This report relates to the specific study of ageing management in refinery piping. It is based on a comparison between the regulation and standards applied in France and abroad, as regards ageing management (testing and inspection of equipment, qualified bodies to perform these inspections, etc.).
Today, technical-economic studies are sometimes conducted to decide whether a measure should be implemented or not. However, it remains difficult to interpret the results in order to make an informed decision. The method proposed by INERIS seeks to address this difficulty in this guide. It is a decision-making support tool. The guideline document is intended for operators of industrial sites and for inspectors of classified installations, to whom it offers a structured approach to justify the risk reduction. It thus guides the decision on whether to implement an additional risk reduction measure or not.
In the case of a tank fire in the presence of a water deposit, 3 situations may be observed at the end of combustion:
- The liquid is not sufficiently viscous and no projection is observed. This is the case of petrol for example. No particular effect besides the tank fire is to be feared and no additional modeling is to be carried out;
- A so-called "thin layer" boil-over with the occurrence of heat gradient over only a few centimeters of hydrocarbon which are susceptible to being suspended. This is what has been observed, for the time being, only with gasoil, domestic fuel oil and JET-AA. The estimation of the consequences may be carried out by means of the model described in this document;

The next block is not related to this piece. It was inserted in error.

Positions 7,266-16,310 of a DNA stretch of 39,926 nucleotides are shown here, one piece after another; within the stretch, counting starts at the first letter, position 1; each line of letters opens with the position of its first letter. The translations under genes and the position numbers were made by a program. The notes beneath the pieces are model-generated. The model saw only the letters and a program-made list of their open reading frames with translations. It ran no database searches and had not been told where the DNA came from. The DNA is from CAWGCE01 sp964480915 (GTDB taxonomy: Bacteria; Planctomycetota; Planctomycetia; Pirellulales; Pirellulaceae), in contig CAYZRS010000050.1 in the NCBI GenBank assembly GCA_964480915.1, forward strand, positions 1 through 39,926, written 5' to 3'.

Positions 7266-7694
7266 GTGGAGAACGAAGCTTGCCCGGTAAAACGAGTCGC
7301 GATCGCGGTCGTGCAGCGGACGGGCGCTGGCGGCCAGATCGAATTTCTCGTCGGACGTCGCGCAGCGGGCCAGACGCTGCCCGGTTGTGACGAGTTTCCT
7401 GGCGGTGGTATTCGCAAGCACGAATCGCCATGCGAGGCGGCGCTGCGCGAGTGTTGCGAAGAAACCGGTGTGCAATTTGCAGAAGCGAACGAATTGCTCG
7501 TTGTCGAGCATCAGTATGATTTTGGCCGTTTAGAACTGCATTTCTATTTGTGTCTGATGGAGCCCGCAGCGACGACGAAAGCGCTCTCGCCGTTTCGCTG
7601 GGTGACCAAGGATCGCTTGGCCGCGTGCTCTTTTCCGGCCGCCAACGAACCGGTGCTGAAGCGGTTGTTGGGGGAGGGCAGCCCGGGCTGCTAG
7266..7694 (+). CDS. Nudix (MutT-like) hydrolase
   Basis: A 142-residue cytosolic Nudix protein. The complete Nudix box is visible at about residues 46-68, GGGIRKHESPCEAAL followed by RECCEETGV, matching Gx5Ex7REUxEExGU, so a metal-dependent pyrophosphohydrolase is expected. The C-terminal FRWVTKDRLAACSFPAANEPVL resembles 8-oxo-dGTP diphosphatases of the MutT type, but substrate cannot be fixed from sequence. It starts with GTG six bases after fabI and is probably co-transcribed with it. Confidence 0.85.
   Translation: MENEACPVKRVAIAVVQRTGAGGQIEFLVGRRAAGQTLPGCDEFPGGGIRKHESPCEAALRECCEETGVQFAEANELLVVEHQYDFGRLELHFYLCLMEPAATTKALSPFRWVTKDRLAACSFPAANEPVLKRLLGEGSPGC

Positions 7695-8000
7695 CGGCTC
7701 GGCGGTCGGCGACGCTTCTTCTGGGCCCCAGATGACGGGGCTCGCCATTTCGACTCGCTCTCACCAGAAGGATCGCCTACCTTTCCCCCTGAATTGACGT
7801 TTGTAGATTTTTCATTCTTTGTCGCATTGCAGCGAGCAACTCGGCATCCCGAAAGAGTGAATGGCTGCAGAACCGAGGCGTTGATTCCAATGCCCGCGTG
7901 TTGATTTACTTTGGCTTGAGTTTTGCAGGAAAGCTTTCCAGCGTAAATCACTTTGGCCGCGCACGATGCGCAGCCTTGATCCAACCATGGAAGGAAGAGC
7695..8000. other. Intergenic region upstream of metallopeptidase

- A so-called "standard" boil-over is observed when the product is sufficiently viscous and when it is capable of forming a heat wave following its distillation into light ends and heavy ends. This is what may be observed with light crude oil for example. The estimation of the radiative consequences may be carried out by means of the model described in this document.
This HOF engineering guide has the objective of proposing to industrial safety agents who are non-specialists of HOF reference points for a structured approach in the field of HOF in high-risk industry. Specifically, it indicates precisely what is understood by an HOF approach, lists the most common HOF approaches with simple mapping of them, and provides descriptive sheets. In addition, the guide presents a matrix to analyse the capabilities of HOF engineering: first, to make an evaluation, second, to structure an action plan of HOF engineering. This first version of the HOF engineering guide will be complemented (particularly the descriptive worksheets) and updated from use and associated feedback.